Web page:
Arthritis is a condition normally associated with old age. But Sean Codling was just 20 years old when he started suffering from stiff and painful joints—symptoms he later discovered were caused by a form of arthritis called ankylosing spondylitis (AS).
"It started in my lower back, then progressed to my knees, feet, hands, hip and neck," said Sean, now a 50-year-old father of three from Kent, UK. "By the time I was 21, the arthritis was affecting all of my joints."
Sean remembers having frequent "flare-ups"—periods of time when his symptoms were particularly bad—which would always follow a bout of flu-like symptoms. "I'd suddenly feel absolutely dreadful and washed out, then 24 to 48 hours later it was like my joints were exploding. Sometimes it was my back that was worst, sometimes it was my hip and sometimes it was my feet. The inflammation seemed to move around my body."
Sean also suffered from "extremely painful" uveitis, inflammation of the middle layer of the eye that's linked to AS and other forms of arthritis. The condition can cause eye redness, blurred vision and sensitivity to light, and, for Sean, the pain was often worse than his joint pain.
Sean's agonizing symptoms meant he was unable to do any of the activities he used to enjoy, like cycling or playing squash and football. Even getting out of bed was a struggle. "My back would be so stiff in the morning that I'd have to roll out of bed," he said.
Sean managed to go to work—he was working in London as a commercial artist at the time—but had to wear slippers because his feet were so tender and needed to take taxis to and from train stations to commute.
Searching for answers
Sean saw numerous doctors and rheumatologists over the years about his symptoms, but none could agree on a diagnosis. "I was diagnosed with gout, fibromyalgia, psoriatic arthritis . . . each doctor said something different."
What they did agree on, though, was the treatment—powerful anti-inflammatory drugs—and the prognosis: there was no cure, and his condition was only going to get worse. One doctor even told Sean he'd be in a wheelchair by the time he was 30. But Sean refused to accept that these were the only answers.
After looking into the side-effects of the drugs, which include gastrointestinal bleeding, kidney disease and even death, Sean said "thanks but no thanks" to his doctors' prescriptions. Instead, he became committed to finding the root cause of his health problems—and ensuring a wheelchair wouldn't be his fate. "I didn't believe I was just unlucky. There had to be a reason why I was ill, and I was determined to find it and fight it every step of the way."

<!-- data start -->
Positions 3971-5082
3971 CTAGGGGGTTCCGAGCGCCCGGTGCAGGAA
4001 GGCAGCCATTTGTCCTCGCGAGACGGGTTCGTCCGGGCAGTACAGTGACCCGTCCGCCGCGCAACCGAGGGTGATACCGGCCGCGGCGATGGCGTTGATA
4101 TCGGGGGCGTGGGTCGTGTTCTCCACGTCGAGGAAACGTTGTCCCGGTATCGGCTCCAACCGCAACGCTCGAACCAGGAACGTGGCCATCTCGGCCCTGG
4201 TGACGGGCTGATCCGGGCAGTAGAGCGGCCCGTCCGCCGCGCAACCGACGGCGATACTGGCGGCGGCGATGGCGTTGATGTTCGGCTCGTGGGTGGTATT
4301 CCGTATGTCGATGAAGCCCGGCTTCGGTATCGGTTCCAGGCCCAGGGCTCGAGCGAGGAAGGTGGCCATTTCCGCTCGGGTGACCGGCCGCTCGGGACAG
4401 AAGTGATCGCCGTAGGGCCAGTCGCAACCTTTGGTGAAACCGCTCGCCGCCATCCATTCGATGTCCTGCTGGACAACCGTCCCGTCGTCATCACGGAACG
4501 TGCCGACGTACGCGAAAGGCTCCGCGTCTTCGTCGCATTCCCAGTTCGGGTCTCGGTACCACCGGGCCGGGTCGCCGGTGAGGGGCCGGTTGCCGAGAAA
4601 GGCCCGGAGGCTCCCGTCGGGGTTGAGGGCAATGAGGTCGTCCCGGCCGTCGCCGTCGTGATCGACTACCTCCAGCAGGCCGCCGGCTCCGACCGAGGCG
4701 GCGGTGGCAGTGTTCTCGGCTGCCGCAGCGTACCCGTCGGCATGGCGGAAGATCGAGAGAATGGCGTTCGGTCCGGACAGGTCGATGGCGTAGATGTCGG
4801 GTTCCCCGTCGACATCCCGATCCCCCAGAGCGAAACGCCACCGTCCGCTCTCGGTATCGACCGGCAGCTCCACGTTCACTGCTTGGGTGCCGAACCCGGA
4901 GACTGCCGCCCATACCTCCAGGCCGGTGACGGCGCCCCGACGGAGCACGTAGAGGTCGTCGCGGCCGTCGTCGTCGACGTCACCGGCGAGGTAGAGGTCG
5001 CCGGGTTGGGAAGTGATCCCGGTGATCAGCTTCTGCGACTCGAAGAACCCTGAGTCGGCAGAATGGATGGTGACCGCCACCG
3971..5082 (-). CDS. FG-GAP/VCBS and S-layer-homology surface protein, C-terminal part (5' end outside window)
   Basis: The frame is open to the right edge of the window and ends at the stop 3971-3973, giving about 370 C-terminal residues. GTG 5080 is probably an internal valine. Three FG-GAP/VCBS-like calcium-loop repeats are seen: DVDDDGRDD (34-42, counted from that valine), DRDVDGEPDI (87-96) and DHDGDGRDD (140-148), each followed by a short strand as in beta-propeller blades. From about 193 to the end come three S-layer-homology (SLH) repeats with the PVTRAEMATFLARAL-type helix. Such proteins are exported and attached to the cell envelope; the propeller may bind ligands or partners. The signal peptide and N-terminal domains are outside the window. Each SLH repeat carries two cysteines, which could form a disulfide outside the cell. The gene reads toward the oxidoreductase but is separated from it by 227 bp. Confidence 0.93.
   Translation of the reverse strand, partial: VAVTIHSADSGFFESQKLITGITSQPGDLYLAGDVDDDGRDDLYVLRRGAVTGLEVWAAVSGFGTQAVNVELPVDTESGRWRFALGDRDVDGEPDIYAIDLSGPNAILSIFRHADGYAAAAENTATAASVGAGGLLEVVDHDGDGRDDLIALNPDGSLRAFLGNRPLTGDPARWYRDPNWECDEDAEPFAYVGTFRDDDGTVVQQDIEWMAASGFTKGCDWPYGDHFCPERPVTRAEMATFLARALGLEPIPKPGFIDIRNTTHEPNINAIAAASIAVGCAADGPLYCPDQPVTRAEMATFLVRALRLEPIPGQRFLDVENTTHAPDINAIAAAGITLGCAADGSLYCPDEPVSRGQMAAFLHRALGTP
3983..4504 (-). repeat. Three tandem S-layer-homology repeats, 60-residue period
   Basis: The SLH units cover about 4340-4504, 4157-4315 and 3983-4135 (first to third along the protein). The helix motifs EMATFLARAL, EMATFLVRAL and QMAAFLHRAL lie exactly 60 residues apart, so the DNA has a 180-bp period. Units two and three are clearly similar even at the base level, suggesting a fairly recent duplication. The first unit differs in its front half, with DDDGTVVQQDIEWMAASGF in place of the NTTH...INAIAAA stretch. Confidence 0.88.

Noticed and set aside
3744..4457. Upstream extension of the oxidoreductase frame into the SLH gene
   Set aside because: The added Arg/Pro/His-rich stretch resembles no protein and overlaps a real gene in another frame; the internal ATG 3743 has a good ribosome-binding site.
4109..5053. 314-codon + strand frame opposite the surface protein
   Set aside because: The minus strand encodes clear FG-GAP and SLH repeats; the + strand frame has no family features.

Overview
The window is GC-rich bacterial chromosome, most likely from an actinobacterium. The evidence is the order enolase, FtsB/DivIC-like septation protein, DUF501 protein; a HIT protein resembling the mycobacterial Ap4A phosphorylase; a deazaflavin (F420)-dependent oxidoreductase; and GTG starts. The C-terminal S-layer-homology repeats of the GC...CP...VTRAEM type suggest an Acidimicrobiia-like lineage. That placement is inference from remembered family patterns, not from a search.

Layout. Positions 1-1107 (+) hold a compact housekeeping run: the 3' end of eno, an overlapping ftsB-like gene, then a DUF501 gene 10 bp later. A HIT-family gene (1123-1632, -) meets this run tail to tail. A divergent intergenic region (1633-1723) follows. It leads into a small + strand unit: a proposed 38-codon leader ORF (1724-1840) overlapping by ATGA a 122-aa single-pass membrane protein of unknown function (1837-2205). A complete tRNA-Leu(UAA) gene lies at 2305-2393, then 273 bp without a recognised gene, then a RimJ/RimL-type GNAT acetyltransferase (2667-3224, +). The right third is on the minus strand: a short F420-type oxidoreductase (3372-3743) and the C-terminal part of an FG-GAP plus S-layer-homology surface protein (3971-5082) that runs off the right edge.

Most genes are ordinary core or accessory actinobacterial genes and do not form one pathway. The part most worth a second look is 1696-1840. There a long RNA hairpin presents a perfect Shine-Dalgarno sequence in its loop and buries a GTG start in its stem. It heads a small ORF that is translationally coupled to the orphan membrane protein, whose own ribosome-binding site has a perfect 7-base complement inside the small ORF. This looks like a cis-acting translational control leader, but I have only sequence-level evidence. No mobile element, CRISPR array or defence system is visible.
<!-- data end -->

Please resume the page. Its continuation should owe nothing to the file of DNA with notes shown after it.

An alternative approach
Having always had an interest in alternative medicine, Sean started researching drug-free ways to tackle his symptoms and ended up trying a laundry list of holistic therapies, from reflexology and reiki to Chinese herbs and acupuncture. "Some helped to give me short-term relief," said Sean. "Reflexology, for example, was wonderful. The practitioner would manipulate my feet, and it really helped me sleep at night. But nothing provided me with a permanent solution."
But then Sean came across Dr John Mansfield, an allergy specialist and founding member of the British Society for Allergy and Environmental Medicine, who had written a book about the connection between allergy and arthritis called Arthritis: Allergy, Nutrition and the Environment (Thorsons, 1995). Dr Mansfield, who treated thousands of arthritis patients before his death in 2016, believed that most forms of arthritis are environmentally induced—most commonly by foods but also by house dust, mites and molds, tobacco smoke and other environmental chemicals.
Sean read his book and "related to a lot of things in it," so decided to visit Dr Mansfield at his clinic. "I saw him throughout my 20s," said Sean. "I followed his elimination diet and anti-fungal treatments. I found out I had a lot of underlying issues."
But although Sean experienced a great improvement in several of his long-term symptoms—his extreme fatigue, abdominal bloating and dry skin all resolved—his joint pain and uveitis remained. "It got to a stage where we had gone as far as we could in terms of the allergy approach," said Sean.
Luckily for Sean, while Dr Mansfield was unable to help him further, he knew a man who could. "He told me to get in touch with a Professor Alan Ebringer, who was a professor at King's College London at the time. I tracked him down and made an appointment to see him at his London clinic."
The turning point
Fast forward a few weeks, and Sean found himself sitting in Professor Ebringer's office, amazed to finally have a definitive diagnosis for his condition. "He'd asked me lots of questions about my symptoms and had me take lots of tests, including testing for the HLA-B27 gene, which came back positive, and told me I have AS. It was such a relief to get a cast-iron diagnosis after nearly 12 years."
Even better was what Ebringer told Sean next: his theory on the cause of the condition, which he backed up with scientific evidence, and his solution, which was "ridiculously simple."
"He said that 96 percent of patients with AS were carriers of the HLA-B27 gene, while only about 8 percent of the general population had the gene. If you have this gene, an overgrowth of the common gut bacteria Klebsiella can trigger an autoimmune response—when the immune system attacks the body's own tissues. It's this reaction that causes the symptoms of AS."
Professor Ebringer then went on to tell Sean what he could do about it: deny the bacteria its food source. "Klebsiella thrive on starch. Remove starch from your diet, and the bacteria will reduce and so will your symptoms. I couldn't believe how simple it was," said Sean.
The low-starch switch
Everything Dr Ebringer said made perfect sense to Sean—and the professor had years of research to support it (see box, page 70)—so he immediately switched to a low-starch diet. Out went the bread, potatoes, white rice, pasta and cakes, and in came plenty of green vegetables, meat, fish and sources of good fats like avocados, nuts and coconut oil. Sean also made sure he ate fresh, organic produce whenever possible and avoided processed foods.